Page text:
On November 9th, 2020, however, a division bench of Mumbai High Court comprising Justice SS Shinde and MS Karnik rejected Arnab Goswami’s interim bail plea as he was moved back to Taloja Jail which holds some of the most hardened criminals - including those from Dawood’s gang - and are an imminent threat to Arnab’s life!  

The Mumbai HC bench asked Arnab’s lawyers to approach the Alibag Sessions Court, which was asked to rule on the petition within 4 days. “Bail is the rule, jail an exception” did not seem to be the guiding light in this case apparently. (Source)

So, a layman may ask - are the sentences by Indian courts ‘arbitrary’?

While people charged with terrorism can be granted bail, a journalist whose detention is in itself dubious since the case was closed by the honorable courts themselves, is sent to the jail with hardened criminals - does not seem to align with consistent application of the rule on bail given by Justice Iyer.

Interestingly, the Committee on Reforms of Criminal Justice System (the Malimath Committee), a body established by the Ministry of Home Affairs, said the following in its report.

[t]he Indian Penal Code prescribed offences and punishments for the same.  For many offences only the maximum punishment is prescribed and for some offences the minimum may be prescribed.  The Judge has wide discretion in awarding the sentence within the statutory limits.  There is now no guidance to the Judge in regard to selecting the most appropriate sentence given the circumstances of the case.  Therefore each Judge exercises discretion accordingly to his own judgment.  There is therefore no uniformity.  Some Judges are lenient and some Judges are harsh.  Exercise of unguided discretion is not good even if it is the Judge that exercises the discretion.  In some countries guidance regarding sentencing option[s] is given in the penal code and sentencing guideline laws.  There is need for such law in our country to minimise uncertainty to the matter of awarding sentence.  There are several factors which are relevant in prescribing the alternative sentences.  This requires a thorough examination by an expert statutory body.[1] (Source)

In fact, in 2008, the honorable Supreme Court itself admitted in State of Punjab v. Prem Sagar & Ors. that there is an absence of judiciary-driven guidelines!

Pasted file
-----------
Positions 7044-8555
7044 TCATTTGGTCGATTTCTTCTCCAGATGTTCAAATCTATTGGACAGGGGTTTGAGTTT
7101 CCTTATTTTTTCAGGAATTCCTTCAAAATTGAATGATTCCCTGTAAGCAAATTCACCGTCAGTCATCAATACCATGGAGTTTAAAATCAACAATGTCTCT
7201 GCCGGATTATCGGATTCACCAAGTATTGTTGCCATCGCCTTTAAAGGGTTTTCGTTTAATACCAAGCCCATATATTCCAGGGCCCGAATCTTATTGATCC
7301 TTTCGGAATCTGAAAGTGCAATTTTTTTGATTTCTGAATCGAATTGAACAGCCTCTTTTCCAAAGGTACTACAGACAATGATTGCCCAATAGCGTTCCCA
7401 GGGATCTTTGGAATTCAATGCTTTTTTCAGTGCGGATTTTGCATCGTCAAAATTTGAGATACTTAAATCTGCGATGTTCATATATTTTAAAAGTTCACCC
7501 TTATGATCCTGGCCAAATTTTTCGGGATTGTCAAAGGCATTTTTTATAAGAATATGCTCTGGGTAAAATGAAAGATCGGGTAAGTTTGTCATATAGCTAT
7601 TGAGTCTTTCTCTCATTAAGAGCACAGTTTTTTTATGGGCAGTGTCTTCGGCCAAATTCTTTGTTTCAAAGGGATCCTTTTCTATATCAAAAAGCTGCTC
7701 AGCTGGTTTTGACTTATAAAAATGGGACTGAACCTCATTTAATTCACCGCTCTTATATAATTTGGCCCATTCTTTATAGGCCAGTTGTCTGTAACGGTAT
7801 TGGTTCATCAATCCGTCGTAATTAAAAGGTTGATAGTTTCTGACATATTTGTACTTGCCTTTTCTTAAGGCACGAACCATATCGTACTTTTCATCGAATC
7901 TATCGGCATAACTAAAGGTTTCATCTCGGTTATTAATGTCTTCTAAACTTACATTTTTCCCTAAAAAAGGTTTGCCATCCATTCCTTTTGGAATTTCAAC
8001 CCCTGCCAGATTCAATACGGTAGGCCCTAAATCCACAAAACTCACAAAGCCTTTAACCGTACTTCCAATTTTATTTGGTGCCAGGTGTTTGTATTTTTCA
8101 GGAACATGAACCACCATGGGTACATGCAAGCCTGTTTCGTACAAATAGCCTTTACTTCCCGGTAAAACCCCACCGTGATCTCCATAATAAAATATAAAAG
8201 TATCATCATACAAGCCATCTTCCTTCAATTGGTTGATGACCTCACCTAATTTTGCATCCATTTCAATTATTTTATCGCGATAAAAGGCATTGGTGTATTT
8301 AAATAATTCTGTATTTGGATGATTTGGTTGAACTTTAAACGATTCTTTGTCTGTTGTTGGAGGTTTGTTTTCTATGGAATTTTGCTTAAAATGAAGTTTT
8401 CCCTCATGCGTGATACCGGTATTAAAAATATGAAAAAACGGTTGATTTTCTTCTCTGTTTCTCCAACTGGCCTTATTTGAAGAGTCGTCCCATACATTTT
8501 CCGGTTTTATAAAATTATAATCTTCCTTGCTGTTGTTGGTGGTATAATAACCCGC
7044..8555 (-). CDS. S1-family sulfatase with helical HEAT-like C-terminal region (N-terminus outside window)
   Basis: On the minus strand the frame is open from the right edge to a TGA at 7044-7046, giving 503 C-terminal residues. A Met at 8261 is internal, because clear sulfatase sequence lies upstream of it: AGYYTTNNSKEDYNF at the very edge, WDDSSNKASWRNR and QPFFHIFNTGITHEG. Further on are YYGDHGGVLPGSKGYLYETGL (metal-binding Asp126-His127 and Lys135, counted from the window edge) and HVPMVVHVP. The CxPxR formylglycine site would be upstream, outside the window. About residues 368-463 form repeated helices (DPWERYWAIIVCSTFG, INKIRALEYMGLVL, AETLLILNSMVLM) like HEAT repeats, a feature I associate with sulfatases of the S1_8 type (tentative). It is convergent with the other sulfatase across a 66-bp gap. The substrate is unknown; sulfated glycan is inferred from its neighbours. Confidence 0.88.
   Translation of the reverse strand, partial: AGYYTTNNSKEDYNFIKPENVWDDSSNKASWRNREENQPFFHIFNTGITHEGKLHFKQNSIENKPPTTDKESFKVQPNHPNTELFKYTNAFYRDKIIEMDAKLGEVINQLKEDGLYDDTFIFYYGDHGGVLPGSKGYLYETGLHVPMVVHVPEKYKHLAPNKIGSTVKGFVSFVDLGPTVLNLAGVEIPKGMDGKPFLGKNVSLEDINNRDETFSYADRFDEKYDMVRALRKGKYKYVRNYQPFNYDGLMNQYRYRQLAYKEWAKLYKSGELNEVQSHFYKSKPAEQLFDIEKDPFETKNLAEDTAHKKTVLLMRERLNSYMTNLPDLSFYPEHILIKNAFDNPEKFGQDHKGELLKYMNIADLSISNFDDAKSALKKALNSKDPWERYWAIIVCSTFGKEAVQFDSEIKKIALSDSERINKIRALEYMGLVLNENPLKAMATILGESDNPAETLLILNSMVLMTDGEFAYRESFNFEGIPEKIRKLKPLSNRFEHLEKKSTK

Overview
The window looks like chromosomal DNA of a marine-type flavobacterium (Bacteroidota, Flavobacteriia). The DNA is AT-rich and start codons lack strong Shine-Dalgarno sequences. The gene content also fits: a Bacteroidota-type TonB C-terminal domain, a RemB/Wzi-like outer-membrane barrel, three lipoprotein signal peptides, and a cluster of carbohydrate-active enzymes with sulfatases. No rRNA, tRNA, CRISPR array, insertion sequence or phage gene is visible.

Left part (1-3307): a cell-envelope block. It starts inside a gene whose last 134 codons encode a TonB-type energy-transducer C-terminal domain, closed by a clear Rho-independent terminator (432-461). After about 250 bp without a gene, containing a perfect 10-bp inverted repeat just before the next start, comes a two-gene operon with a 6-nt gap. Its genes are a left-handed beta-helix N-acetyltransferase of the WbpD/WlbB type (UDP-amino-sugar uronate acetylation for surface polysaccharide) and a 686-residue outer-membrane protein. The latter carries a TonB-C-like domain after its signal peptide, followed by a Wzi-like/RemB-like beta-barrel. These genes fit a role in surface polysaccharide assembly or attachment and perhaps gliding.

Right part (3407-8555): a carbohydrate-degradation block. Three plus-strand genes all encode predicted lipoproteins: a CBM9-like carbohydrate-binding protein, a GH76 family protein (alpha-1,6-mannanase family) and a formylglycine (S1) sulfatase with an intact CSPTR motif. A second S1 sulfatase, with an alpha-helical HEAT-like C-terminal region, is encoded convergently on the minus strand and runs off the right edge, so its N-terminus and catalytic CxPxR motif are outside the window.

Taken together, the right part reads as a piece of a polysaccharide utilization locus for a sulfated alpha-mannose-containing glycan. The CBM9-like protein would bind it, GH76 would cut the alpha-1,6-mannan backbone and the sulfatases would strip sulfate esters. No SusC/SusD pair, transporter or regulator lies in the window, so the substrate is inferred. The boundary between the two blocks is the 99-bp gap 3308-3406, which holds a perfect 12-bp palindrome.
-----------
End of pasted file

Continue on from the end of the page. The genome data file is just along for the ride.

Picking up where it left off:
“[i]n our judicial system, we have not been able to develop legal principles as regards sentencing.  The superior courts[,] except [for] making observations with regard to the purport and object for which punishment is imposed upon an offender, had not issued any guidelines.” (Source)

In Soman vs the State of Kerala, Supreme Court again reiterated.

Giving punishment to the wrongdoer is at the heart of the criminal justice delivery, but in our country, it is the weakest part of the administration of criminal justice.  There are no legislative or judicially laid down guidelines to assist the trial court in meting out the just punishment to the accused facing trial before it after he is held guilty of the charges.

To an independent observer, it would appear that what Justice Shiv Prasad Sinha was impeached for - the ONLY impeachment in Indian judicial history - seems to be the greatest and most rampant weakness of the Indian Judicial system as ruled by the honorable Supreme Court itself!

If there are no guidelines for the Indian criminal justice system, which ostensibly leads to arbitrariness in how the law is addressed in criminal cases, then aren’t we saying that our justice system is compromised in terms of consistency?

India does not have juries, which can introduce subjective differences.

We have the same law, same statutes, same Constitution, and same Supreme Court judgments which the courts have to rely upon.